By Roy Kasten
By Kris Wernowsky
By Chaz Kangas
By Joseph Hess
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By Mike Appelstein
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By Kelsey McClure
It's hard to believe that SXSW — the annual music-industry spring break in Austin, Texas — is upon us once more. Like last year, St. Louis is sending several worthy representatives to the festival, which takes place from March 18 to 22. Here are some of the acts repping for the Lou.
Magnolia Summer: Vocalist/songwriter Chris Grabau recorded Magnolia Summer's 2008 release, Lines from the Frame, at Sawhorse Studios with Jason McEntire. Supporting him are long-time collaborators John Horton (guitar), Greg Lamb (bass) and John Baldus (drums). Joe Thebeau of Finn's Motel co-produced and lent backing vocals. Sonically, Frame is crystal-clear and dynamic. Grabau's keening, wistful vocals mesh well with mournful violin from Kevin Buckley and the occasional curl of pedal steel. The music ranges from slow-burning alt-country (the Whiskeytown-esque "Like Setting Suns") to pensive ballads ("Birds Without a Wire," a gossamer duet with Glossary's Kelly Kneiser) and gnarled, loud rockers (the wiry "Wrong Chords"). "By Your Side" is a Wilco-like track on which strings explode like a sunrise by the end. The jaunty jangle and springy cowbell of "Pulling Phase to Ground" recall the rowdiest moments of R.E.M.'s Life's Rich Pageant.
John Henry & the Engine: On its 2008 LP, Under the Yellow Moon, it's unclear if John Henry & the Engine send us their greetings from Asbury Park, New Jersey, or Columbia, Missouri. The quartet is so steeped in Springsteenisms — piano-led epics, small-town heartbreaks and a heavy reliance on American rock & soul — that it sometimes feels that a Clarence Clemons sax solo is hiding behind every corner. Of course, you could pick worse songwriters than Bruce to mimic, and lead singer and guitarist John Henry brings enough of his own verve and style to keep him from sounding like a tribute act. His voice works its ragged, out-of-breath charm across these ten tracks, moving from bluesy, drawn-out stompers like opening cut "Lightning City Blues" to full-on barnburners like "Sweetness Wind."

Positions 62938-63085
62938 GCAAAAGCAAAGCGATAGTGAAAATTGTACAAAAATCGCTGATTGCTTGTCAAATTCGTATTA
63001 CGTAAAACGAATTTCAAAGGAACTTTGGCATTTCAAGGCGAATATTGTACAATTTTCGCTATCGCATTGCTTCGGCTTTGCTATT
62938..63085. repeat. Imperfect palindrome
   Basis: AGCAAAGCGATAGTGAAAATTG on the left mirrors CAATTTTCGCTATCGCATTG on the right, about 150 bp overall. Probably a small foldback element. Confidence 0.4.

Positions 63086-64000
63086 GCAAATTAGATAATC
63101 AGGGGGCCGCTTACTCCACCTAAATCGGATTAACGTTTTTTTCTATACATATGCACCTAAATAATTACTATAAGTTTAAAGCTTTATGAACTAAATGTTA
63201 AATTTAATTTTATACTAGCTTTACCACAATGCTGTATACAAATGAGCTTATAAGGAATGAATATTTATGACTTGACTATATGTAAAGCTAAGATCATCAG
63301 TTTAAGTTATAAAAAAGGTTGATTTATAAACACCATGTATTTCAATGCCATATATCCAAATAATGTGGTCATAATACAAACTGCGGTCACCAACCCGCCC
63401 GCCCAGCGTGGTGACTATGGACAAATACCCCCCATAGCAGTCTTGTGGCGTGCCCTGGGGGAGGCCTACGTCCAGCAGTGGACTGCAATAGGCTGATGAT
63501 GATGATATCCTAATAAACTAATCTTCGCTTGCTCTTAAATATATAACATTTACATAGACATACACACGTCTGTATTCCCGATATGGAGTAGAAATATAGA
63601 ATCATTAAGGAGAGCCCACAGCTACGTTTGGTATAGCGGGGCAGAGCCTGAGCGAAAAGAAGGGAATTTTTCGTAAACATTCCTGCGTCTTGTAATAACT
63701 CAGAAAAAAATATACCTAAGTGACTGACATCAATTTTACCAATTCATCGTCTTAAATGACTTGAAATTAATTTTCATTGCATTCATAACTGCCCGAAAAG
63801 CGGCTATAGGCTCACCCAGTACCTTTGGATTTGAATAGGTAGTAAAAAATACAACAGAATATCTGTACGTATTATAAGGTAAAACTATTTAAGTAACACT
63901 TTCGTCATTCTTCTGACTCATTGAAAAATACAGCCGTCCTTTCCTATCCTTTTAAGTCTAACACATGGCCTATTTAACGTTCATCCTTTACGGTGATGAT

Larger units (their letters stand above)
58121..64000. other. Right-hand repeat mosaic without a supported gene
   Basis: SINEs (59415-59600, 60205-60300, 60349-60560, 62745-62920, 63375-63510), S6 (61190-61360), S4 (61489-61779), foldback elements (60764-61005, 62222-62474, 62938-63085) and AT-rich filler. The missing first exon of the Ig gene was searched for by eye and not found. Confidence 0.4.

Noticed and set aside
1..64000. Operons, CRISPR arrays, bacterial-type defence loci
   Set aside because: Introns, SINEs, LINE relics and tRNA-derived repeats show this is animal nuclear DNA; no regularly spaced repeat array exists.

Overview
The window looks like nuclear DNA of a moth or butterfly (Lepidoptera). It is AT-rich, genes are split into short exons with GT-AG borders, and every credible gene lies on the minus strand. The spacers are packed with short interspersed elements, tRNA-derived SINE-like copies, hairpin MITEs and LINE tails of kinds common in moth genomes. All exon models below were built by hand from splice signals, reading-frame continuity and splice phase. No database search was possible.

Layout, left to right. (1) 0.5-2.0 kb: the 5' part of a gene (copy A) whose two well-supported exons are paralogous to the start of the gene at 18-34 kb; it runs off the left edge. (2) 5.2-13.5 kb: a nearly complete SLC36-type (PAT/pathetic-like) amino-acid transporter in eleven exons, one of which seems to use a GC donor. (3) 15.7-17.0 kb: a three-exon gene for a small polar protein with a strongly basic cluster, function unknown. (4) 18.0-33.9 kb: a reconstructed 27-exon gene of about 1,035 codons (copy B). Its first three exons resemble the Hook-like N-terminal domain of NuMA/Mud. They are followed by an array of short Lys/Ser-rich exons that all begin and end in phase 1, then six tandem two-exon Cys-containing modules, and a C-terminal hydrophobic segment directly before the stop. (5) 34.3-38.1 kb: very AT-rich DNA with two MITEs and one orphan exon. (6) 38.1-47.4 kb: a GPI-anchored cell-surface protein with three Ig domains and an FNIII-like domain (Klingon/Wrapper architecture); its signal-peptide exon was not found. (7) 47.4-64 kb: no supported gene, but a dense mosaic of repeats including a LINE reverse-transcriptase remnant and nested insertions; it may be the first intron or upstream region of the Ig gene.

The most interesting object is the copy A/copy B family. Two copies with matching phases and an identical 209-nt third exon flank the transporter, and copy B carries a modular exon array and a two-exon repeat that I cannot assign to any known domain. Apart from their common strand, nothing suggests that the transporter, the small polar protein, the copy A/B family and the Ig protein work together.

Theodore: The local quartet Theodore excels at writing heart-rending folk songs and deconstructing them to their breaking points. Last year's Songs for the Weary introduced the band members as musicians adept at swapping instruments and genres, while their live shows meld austere acoustic strains and peals of electric feedback. The origins of Theodore's second album, Defeated, TN, are the stuff of legend: Its lyrics are based on letters found in an abandoned house. "Reading it, it was some of the most intensely moving things, written mostly from a husband and father to his wife and kids, mostly from jail," says vocalist Justin Kinkel-Schuster. "It was like, 'What are the odds?' It was pretty incredible. I think we were pretty stunned for a while — we couldn't believe what we found. It was just a treasure trove of human misery and suffering that had been poured out and forgotten. It was like reading real-life country songs." (CS)
The Pragmatic: By day, André Anjos reworks tunes under the umbrella of the Remix Artist Collective (RAC); recent artists he's worked on remixes for have included Lady Gaga, Kings of Leon, Robyn and even U2. But by night, he's in electro project the Pragmatic. Fans of Daft Punk's smooth funk, retro-new-wave synthpop and authentic, analog sounds — as well as dreamy laptop-pop acts such as the Postal Service — will dig the band's tunes. (AZ)
Living Things: Although the brothers Berlin (née Rothman) still consider St. Louis their home base, the trio spent a good chunk of time recording its new record at Berlin's Hansa Ton Studios. The ghosts of Bowie and Iggy (both of whom recorded at Hansa) don't overwhelm the resulting LP, Habeas Corpus. But the influence of some other famous siblings — namely the Reid brothers of the Jesus and Mary Chain — along with the storm clouds of Black Rebel Motorcycle Club, do permeate Corpus. Fuzzy distortion, bruised glam chords and ominous lyrics abound. (AZ)
Teresajenee: R&B/soul upstart Teresajenee has a voice as sweet as honey and an impressive debut EP, The Eclectic: Volume One, to match. Perhaps because of her family history — Dad's a preacher and Mom was a soul singer in the '70s — Jenee can do soulful and playful with ease. Eclectic's standout is "Break My Heart," an aerobic slice of '80s-influenced soul with sassy production quirks that wouldn't sound out of place on a mixtape between Laura Branigan and Gloria Gaynor. (AZ)
Also playing: A Friday day party will feature the crème de la crème of St. Louis hip-hop: Rockwell Knuckles, Nato Caliph and Black Spade will be performing, while DJ Trackstar mans the decks. Trad-rockers Via Dove will play the RedGorilla Music Festival on Saturday afternoon. (AZ)